Watch Live: Japan Attempts World’s First Commercial Moon Landing

This will be the first attempt at a private moon landing.

Update (1305ET):

Ispace has switched to pre-recorded videos on its YouTube live stream due to a communication issue with the spacecraft as it attempted to land on the moon’s surface. The spacecraft’s current status is unknown.

If all goes to plan, a Japanese lunar lander, which is transporting a rover developed by the United Arab Emirates, is set to touch down on the moon.

Ispace’s Hakuto-R Mission 1 lander was launched atop a SpaceX rocket from Cape Canaveral, Florida, on Dec. 11. Since then, it has been on a three-month journey and just recently entered the moon’s orbit, which lies about 239,000 miles away.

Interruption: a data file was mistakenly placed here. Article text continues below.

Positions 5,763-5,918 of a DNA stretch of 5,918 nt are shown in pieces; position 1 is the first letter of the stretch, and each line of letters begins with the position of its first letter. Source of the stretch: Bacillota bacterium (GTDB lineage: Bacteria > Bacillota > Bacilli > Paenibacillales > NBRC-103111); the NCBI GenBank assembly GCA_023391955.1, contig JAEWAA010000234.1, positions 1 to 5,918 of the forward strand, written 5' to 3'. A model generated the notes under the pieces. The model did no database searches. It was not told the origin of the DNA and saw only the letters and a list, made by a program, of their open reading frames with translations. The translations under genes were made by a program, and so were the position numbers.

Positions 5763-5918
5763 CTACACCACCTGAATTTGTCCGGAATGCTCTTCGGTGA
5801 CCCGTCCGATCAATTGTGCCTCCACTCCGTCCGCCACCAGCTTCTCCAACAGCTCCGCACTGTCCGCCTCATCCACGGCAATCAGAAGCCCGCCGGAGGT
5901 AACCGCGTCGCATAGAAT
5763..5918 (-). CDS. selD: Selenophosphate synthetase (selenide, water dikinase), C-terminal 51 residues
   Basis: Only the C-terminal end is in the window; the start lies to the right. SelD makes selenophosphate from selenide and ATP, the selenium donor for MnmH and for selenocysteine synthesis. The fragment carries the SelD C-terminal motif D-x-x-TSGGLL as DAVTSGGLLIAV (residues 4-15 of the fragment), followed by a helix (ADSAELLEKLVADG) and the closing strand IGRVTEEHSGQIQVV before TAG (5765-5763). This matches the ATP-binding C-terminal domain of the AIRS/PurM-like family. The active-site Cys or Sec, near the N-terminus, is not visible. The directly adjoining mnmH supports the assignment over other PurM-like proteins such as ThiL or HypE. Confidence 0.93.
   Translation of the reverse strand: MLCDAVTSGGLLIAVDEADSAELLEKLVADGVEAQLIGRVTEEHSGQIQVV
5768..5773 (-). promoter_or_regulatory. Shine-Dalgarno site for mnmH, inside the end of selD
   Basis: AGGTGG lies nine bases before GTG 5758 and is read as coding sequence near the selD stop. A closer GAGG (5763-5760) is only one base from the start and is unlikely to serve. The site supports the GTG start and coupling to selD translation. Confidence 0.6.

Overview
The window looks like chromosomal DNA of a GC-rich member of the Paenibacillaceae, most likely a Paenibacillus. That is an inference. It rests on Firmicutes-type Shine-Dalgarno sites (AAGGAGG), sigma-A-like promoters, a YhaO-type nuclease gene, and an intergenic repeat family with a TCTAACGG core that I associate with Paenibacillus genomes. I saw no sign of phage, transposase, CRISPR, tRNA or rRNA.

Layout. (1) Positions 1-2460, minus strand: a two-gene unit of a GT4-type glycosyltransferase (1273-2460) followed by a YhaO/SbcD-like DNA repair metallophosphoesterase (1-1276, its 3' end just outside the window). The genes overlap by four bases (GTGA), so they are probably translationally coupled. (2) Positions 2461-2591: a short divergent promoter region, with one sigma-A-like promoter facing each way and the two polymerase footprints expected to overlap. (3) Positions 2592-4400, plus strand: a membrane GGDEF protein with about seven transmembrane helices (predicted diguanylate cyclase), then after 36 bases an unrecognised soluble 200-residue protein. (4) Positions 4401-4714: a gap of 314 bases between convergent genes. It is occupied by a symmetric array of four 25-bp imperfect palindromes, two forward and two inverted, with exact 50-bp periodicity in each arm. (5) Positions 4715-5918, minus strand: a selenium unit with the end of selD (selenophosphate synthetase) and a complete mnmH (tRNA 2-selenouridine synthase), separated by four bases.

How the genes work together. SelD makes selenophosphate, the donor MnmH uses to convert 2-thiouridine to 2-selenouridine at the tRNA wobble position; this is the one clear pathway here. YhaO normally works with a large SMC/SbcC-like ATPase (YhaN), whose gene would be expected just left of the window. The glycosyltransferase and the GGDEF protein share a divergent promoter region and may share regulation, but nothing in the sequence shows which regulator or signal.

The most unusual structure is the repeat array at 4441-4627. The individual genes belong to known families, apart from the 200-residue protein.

Earlier statements from ispace outline Hakuto-R is expected to land at “the Atlas Crater, located at 47.5°N, 44.4°E, on the southeastern outer edge of Mare Frigoris (“Sea of Cold”).” 

“Should conditions change, there are three alternative landing sites and depending on the site, the landing date may change. Alternative landing dates, depending on the operational status, are Apr. 26, May 1 and May 3, 2023,” ispace officials said earlier this month. 

On Monday, ispace shared a photo of the lander about 62 miles above the lunar surface. 

Here’s another photo of the lunar surface and the Earth in the distance.

According to, the Hakuto-R lander is expected to land on the lunar surface around 1240 EST (1640 GMT). 

Ispace mapped out the entire mission. 

Live coverage starts around 1100 EST. 

This will be the first attempt at a private moon landing.

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